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A Few Good Men

Are there any conservatives who still believe that the gay-marriage battle can--or even should--be won?

9:00 AM, Jul 14, 2003 • By LEE BOCKHORN
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Who will this person be? President Bush? Probably not. On cultural issues like this, the "uniter-not-a-divider" Bush usually emerges over the "bring-'em-on," "axis-of-evil" Bush. But make no mistake: The president, and every other politician in America, will have to take a position on the issue. It is no longer satisfactory merely to say, as so many do now, that "I personally oppose gay marriage and believe that marriage should remain the union of a man and a woman." This boilerplate answer simply invites obvious questions: What is one prepared to do to defend this understanding of marriage? If marriage is an institution essential to the well-being of children and the formation of citizens capable of self-government, what will politicians who personally hold that view do publicly to protect marriage from being diluted into something without form and void of meaning? For instance, will they support the ratification of the proposed Federal Marriage Amendment to the Constitution as the only sure means to prevent gay marriage from being judicially imposed nationwide?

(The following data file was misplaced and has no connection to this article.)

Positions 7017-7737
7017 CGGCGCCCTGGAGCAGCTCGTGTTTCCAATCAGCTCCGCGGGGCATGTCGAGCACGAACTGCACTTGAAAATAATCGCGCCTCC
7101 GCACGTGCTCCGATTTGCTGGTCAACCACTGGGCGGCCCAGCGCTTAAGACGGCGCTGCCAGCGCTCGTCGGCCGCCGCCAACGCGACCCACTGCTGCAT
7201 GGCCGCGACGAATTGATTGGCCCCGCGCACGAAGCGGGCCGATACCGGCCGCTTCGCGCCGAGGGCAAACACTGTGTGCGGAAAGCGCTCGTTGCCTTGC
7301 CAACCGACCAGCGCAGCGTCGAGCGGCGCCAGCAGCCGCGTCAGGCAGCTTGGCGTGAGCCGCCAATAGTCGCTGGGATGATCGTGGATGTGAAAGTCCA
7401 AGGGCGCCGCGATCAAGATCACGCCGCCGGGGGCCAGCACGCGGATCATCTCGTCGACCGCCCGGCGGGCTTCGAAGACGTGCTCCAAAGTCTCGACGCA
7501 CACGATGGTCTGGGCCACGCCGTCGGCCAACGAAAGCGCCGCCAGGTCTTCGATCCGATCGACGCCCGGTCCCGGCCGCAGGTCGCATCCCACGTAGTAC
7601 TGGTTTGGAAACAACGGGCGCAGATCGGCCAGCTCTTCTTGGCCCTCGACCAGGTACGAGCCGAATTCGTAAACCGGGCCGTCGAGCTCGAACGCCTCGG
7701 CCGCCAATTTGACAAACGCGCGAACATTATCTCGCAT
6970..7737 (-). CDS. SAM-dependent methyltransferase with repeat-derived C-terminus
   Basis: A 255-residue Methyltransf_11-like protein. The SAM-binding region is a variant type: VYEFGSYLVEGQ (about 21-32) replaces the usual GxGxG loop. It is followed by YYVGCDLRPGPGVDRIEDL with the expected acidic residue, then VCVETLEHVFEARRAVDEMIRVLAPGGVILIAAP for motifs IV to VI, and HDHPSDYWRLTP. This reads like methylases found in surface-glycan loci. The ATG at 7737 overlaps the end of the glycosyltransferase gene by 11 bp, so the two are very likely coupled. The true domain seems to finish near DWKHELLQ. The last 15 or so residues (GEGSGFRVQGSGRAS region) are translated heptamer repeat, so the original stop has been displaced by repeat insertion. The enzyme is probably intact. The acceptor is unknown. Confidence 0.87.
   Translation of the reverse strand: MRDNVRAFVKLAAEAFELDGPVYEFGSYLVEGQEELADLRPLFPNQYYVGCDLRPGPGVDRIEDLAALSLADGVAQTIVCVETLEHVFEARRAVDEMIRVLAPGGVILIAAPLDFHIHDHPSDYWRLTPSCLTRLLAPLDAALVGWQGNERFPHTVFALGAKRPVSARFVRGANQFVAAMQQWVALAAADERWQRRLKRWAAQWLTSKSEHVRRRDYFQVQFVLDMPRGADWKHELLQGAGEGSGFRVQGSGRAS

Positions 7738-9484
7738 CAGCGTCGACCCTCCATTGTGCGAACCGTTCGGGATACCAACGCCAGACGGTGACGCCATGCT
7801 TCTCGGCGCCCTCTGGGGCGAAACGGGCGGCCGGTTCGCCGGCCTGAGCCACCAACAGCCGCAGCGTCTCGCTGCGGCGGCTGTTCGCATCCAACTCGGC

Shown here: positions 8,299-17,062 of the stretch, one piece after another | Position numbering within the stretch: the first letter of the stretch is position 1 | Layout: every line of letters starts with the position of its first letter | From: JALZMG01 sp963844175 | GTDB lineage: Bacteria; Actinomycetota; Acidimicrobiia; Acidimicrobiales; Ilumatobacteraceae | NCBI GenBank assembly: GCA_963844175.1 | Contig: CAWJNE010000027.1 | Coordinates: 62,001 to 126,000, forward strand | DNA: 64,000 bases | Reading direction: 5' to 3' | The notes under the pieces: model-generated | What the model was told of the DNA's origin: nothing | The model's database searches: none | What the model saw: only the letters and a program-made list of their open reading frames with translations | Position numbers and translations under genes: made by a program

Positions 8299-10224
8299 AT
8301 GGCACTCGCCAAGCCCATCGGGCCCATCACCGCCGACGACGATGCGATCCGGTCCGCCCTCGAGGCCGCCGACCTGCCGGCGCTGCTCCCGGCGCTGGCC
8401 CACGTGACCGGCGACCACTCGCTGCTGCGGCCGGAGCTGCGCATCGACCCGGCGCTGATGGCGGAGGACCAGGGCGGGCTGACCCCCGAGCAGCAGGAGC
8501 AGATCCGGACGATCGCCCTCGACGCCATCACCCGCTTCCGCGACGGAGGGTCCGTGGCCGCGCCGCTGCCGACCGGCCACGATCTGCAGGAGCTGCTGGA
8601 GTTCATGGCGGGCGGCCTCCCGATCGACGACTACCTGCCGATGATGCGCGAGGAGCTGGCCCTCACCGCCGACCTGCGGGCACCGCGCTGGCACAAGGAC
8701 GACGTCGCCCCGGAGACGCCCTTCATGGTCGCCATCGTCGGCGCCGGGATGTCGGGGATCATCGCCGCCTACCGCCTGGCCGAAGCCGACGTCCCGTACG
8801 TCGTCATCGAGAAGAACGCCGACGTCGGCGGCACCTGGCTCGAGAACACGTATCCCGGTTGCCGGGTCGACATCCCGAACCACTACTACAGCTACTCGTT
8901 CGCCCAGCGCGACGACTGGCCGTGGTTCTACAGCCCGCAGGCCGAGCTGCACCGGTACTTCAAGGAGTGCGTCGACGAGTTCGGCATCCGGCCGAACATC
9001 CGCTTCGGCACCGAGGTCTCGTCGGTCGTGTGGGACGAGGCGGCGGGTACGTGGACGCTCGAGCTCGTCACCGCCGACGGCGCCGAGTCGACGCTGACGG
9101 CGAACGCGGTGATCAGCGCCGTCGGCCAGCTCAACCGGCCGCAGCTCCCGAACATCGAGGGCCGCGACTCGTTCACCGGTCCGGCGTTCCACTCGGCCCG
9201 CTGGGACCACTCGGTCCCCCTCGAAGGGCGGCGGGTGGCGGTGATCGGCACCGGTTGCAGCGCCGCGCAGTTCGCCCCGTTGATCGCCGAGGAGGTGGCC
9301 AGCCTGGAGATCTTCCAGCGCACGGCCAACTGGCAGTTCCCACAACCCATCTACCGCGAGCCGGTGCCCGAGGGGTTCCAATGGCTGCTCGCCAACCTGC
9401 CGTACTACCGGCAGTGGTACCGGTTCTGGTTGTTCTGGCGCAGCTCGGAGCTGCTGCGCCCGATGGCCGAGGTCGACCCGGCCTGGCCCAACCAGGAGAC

These are questions that our political leaders, alas, cannot sidestep by adopting the cleverness of op-ed columnists.

Lee Bockhorn is associate editor at The Weekly Standard.